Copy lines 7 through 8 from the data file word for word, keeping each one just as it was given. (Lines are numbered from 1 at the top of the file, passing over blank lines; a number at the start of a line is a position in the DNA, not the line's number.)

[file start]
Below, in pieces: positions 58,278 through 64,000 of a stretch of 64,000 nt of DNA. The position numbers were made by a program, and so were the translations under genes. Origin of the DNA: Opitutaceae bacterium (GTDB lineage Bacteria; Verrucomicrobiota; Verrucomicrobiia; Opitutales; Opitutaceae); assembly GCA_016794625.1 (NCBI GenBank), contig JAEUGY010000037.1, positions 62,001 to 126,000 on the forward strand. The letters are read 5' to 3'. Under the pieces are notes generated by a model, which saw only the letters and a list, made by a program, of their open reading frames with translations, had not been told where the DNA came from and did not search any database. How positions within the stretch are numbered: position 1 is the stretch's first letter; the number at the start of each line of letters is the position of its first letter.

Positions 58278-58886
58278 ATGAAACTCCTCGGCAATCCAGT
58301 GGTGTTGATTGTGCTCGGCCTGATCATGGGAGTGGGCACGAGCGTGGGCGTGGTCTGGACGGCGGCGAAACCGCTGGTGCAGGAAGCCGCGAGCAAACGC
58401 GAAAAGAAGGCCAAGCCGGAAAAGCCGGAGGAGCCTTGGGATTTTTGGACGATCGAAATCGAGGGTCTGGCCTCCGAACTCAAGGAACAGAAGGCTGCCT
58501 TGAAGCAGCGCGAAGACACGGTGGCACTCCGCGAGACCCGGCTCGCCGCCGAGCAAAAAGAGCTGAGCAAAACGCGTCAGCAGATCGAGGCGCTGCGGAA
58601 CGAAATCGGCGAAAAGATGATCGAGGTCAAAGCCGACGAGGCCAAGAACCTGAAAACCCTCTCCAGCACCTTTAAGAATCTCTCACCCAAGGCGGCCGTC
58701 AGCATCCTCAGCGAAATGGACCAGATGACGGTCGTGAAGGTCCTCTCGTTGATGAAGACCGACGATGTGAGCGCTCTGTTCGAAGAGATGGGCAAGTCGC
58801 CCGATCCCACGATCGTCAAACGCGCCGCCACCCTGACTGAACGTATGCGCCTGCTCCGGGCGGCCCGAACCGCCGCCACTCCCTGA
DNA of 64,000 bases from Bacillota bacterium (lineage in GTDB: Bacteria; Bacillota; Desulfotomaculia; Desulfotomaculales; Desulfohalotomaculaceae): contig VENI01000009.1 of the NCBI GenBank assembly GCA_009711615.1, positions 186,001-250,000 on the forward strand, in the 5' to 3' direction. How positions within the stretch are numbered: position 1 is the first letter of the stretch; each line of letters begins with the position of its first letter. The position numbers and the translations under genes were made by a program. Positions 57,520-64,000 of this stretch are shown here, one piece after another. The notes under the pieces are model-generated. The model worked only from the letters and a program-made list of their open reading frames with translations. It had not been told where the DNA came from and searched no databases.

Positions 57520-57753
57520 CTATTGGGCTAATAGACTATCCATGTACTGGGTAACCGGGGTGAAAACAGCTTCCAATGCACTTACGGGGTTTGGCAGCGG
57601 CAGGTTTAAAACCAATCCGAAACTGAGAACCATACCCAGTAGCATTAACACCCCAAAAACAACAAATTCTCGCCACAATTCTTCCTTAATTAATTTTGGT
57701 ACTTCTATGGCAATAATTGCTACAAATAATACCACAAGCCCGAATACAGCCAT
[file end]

58601 CGAAATCGGCGAAAAGATGATCGAGGTCAAAGCCGACGAGGCCAAGAACCTGAAAACCCTCTCCAGCACCTTTAAGAATCTCTCACCCAAGGCGGCCGTC
58701 AGCATCCTCAGCGAAATGGACCAGATGACGGTCGTGAAGGTCCTCTCGTTGATGAAGACCGACGATGTGAGCGCTCTGTTCGAAGAGATGGGCAAGTCGC